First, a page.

Long commutes are impacting employee health and costing UK businesses an estimated £5.3bn a year in lost productivity, according to new research.
This research, from Vitality, found that the average UK employee has a daily commute of 43 minutes each way. This means UK employees are commuting for 360 hours a year, the equivalent to an annual two week holiday.
Many employees face far more onerous journeys. The study found almost a third of workers (27 per cent) have commutes of more than two hours a day – and this is having a significant toll on employee health and wellbeing.
But employers who adopt more flexible working practices can help boost this productivity.
The study found that employees who can work flexibly are half as likely to be stressed or depressed, 50 per cent less likely to smoke, 30 per cent less likely to be obese and 23 per cent less likely to get insufficient sleep.
The research also found that employees who commute for less than half an hour per day had the equivalent of an extra 2.3 days’ worth of productive time available to them each year.
In contrast employees whose commute is more than one hour each way are 22 per cent more likely to get insufficient sleep, leading to a range of associated health problems.
The sectors clocking up the most amount of time commuting were found to be the construction, accommodation and food service industries.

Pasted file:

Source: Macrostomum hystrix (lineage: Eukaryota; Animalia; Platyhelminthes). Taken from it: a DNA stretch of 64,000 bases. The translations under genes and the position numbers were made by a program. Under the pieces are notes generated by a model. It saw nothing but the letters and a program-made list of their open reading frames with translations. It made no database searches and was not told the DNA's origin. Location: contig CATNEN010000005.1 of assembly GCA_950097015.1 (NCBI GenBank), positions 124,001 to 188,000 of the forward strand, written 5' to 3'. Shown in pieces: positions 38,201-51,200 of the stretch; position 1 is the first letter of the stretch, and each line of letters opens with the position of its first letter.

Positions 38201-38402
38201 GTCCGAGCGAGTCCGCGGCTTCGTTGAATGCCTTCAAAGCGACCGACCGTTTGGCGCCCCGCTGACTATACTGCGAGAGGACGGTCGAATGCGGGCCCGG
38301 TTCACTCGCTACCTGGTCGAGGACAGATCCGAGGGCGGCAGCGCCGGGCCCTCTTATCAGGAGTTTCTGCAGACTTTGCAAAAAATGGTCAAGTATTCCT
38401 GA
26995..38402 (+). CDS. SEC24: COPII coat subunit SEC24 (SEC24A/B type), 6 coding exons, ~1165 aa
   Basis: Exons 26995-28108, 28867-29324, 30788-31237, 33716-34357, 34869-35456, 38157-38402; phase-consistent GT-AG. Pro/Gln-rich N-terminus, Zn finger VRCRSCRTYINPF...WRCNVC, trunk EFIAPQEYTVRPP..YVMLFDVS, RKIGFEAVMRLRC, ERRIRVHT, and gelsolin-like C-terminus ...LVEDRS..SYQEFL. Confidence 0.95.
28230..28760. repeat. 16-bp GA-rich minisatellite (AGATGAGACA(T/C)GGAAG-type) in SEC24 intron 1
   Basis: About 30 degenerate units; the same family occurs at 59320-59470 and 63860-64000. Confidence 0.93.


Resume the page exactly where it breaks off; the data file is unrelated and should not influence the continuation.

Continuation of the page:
These results are part of Vitality’s ongoing study into Britain’s Healthiest Workplaces – which examines at the working habits and wellbeing of almost 26,500 workers, in partnership with RAND Europe and Cambridge University.
The study also found that employers increasingly offering more flexible or home working arrangements to try to mitigate the impact of long or stressful commutes.This was found to have a positive impact on both physical and mental health and a persons’ productivity.
Vitality director of corporate wellness strategy Shaun Subel says: “Businesses need to wake up to the importance of offering flexible working. Our research shows that allowing employees the flexibility to avoid the rush-hour commute where possible, or fit their routine around other commitments can help reduce stress and promote healthier lifestyle choices and, importantly, this is shown to actually impact positively on productivity.”